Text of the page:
The End of China Tariffs? USTR Four-Year Review on the Horizon
The US Trade Representative (USTR) has issued a Federal Register notice to initiate the first step of a statutory review process to determine whether China tariffs issued pursuant to Section 301 of the Trade Act of 1974 should be continued beyond the 4-year mark since their implementation. As outlined in this alert, this process includes different comment periods and phases for the USTR to review and decide whether the tariffs should be extended. We encourage importers and others affected by these tariffs to take advantage of this opportunity to provide their views to the USTR, including the economic impact of these tariffs on their US business operations.
The Federal Register notice can be found here.
Under Section 301, the president has the authority to impose tariffs on imports to counter trade practices that the US Trade Representative finds either to violate or conflict with a trade agreement or to burden or restrict US commerce unjustifiably. As detailed in our previous alerts, former-President Trump used this authority in 2018 and 2019 to impose Section 301 tariffs on imports from China based upon practices related to technology transfer, intellectual property, and innovation.
When President Biden assumed office and inherited these ongoing tariffs, there was hope that his administration, helmed by USTR Katherine Tai, would reduce or even eliminate the additional tariffs. To date, USTR Tai has maintained the status quo for tariffs on Chinese imports, reinstating only limited exclusions. Now that the first tranche of tariffs have been in effect for almost four years, however, statutory requirements mandate a more extensive review.
Specifically, 19 USC § 2417, requires that the Section 301 tariffs terminate after a period of four years, unless a “representative of the domestic industry which benefits” from them submits a written request for their continuation. Within 60-days of the end of the 4-year period, the USTR must notify members of the domestic industry of the tariffs’ termination and, upon receiving a request for them to be continued, conduct a review to consider the effectiveness of the tariffs and their effects on the US economy, including consumers. The USTR must also consider whether other actions could be taken.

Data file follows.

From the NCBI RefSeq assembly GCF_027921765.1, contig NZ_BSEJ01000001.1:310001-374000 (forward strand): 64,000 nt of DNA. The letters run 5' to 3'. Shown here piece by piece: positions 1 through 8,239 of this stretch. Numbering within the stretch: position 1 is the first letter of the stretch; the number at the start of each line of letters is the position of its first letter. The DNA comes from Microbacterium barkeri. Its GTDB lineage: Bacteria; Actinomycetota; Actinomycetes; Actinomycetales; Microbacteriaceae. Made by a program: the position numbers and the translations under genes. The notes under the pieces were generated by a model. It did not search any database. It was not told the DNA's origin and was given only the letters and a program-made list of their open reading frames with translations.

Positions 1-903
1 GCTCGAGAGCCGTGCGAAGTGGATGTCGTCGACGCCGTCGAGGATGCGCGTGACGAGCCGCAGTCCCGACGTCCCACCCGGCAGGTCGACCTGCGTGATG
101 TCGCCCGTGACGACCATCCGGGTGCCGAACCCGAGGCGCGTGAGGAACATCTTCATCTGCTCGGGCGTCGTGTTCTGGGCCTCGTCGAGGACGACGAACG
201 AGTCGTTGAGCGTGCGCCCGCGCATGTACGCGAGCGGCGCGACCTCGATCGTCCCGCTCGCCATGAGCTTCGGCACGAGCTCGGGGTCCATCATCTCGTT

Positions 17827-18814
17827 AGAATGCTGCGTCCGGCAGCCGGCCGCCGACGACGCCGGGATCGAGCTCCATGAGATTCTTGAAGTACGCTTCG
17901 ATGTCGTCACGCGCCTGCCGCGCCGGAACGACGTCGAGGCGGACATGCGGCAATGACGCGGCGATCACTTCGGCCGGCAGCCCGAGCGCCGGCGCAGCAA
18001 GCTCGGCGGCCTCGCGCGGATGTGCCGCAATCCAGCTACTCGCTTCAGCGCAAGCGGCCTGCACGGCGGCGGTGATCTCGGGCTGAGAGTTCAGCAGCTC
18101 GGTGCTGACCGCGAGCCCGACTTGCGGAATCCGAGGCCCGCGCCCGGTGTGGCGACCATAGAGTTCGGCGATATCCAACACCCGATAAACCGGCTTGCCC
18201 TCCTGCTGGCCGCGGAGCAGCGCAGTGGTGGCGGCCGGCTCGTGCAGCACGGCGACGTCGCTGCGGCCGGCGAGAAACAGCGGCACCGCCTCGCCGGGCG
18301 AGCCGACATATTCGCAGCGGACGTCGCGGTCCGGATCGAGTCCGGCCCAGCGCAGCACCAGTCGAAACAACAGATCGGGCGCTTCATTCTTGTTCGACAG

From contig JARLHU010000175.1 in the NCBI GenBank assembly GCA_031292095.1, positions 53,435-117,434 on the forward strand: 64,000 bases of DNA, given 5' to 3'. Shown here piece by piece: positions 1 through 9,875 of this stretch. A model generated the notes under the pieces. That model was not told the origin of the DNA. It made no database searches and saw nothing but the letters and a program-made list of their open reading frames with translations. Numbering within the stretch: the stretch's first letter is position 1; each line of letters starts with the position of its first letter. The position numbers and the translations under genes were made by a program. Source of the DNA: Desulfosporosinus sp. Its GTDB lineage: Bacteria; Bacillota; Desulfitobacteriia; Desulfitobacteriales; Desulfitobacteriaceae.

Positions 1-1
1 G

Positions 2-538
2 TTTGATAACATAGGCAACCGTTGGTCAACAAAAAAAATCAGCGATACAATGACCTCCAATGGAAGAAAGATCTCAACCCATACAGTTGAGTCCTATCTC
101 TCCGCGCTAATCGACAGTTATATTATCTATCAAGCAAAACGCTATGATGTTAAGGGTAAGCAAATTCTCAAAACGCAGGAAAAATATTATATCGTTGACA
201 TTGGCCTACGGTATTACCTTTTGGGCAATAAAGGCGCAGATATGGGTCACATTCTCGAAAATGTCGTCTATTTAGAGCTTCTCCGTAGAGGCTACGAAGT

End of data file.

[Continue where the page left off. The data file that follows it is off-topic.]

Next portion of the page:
The USTR has taken the first step of this review process with the release of a notice announcing a two-phase comment period for interested parties to weigh in on whether the tariffs should be continued. The USTR’s review will span two comment periods:
Phase 1: a 60 day period for those that have benefited from the tariffs to continue an action (i.e., maintain the additional tariffs in general or on specific 8-digit HTSUS codes);
Phase 2: after Phase 1, the USTR will announce “in one or more subsequent notices” another comment period for all interested parties to comment.
The first comment period for List 1 will open on May 7, 2022, and end on July 5, 2022. The first comment period for List 2 will open from June 24, 2022, to August 22, 2022. The USTR appears to be considering List 3 as a modification to List 1 and List 4A as a modification to List 2, so it will consider comments on those lists “as applicable to both the July 6, 2018, action and August 23, 2018, action.” Additional detail on the information requested by the USTR through Phase 1 of the comment process will be forthcoming.
This process may result in significant changes to the Section 301 tariffs on a wide range of products from China. Importers and others affected by these tariffs are urged to consider filing written comments. ArentFox Schiff’s International Trade and Investment team is experienced both in counseling companies trading with China and in mitigating the effects of Section 301 tariffs.